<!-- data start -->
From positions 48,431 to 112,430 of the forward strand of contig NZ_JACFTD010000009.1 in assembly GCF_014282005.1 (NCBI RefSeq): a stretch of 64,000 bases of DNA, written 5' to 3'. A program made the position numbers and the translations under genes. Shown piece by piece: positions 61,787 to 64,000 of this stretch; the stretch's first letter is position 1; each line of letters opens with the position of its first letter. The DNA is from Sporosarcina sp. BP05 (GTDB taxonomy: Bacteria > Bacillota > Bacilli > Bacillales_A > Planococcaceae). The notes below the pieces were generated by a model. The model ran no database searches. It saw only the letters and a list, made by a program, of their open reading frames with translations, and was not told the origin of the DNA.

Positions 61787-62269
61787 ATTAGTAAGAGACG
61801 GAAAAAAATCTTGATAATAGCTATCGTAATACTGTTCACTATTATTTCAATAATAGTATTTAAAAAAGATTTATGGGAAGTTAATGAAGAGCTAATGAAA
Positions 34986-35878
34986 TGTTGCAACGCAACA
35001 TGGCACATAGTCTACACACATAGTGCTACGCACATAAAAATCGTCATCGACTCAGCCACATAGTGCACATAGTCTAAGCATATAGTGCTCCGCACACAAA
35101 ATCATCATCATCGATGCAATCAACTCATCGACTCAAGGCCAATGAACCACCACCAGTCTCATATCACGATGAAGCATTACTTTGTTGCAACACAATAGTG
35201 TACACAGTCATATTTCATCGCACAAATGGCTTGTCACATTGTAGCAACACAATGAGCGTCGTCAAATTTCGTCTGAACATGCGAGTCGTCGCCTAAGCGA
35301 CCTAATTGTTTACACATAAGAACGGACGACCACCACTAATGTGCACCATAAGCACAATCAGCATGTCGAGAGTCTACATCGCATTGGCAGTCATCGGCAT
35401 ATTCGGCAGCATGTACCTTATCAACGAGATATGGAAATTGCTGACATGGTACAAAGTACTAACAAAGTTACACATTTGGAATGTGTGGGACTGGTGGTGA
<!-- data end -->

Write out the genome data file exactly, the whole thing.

From positions 48,431 to 112,430 of the forward strand of contig NZ_JACFTD010000009.1 in assembly GCF_014282005.1 (NCBI RefSeq): a stretch of 64,000 bases of DNA, written 5' to 3'. A program made the position numbers and the translations under genes. Shown piece by piece: positions 61,787 to 64,000 of this stretch; the stretch's first letter is position 1; each line of letters opens with the position of its first letter. The DNA is from Sporosarcina sp. BP05 (GTDB taxonomy: Bacteria > Bacillota > Bacilli > Bacillales_A > Planococcaceae). The notes below the pieces were generated by a model. The model ran no database searches. It saw only the letters and a list, made by a program, of their open reading frames with translations, and was not told the origin of the DNA.

Positions 61787-62269
61787 ATTAGTAAGAGACG
61801 GAAAAAAATCTTGATAATAGCTATCGTAATACTGTTCACTATTATTTCAATAATAGTATTTAAAAAAGATTTATGGGAAGTTAATGAAGAGCTAATGAAA
Positions 34986-35878
34986 TGTTGCAACGCAACA
35001 TGGCACATAGTCTACACACATAGTGCTACGCACATAAAAATCGTCATCGACTCAGCCACATAGTGCACATAGTCTAAGCATATAGTGCTCCGCACACAAA
35101 ATCATCATCATCGATGCAATCAACTCATCGACTCAAGGCCAATGAACCACCACCAGTCTCATATCACGATGAAGCATTACTTTGTTGCAACACAATAGTG
35201 TACACAGTCATATTTCATCGCACAAATGGCTTGTCACATTGTAGCAACACAATGAGCGTCGTCAAATTTCGTCTGAACATGCGAGTCGTCGCCTAAGCGA
35301 CCTAATTGTTTACACATAAGAACGGACGACCACCACTAATGTGCACCATAAGCACAATCAGCATGTCGAGAGTCTACATCGCATTGGCAGTCATCGGCAT
35401 ATTCGGCAGCATGTACCTTATCAACGAGATATGGAAATTGCTGACATGGTACAAAGTACTAACAAAGTTACACATTTGGAATGTGTGGGACTGGTGGTGA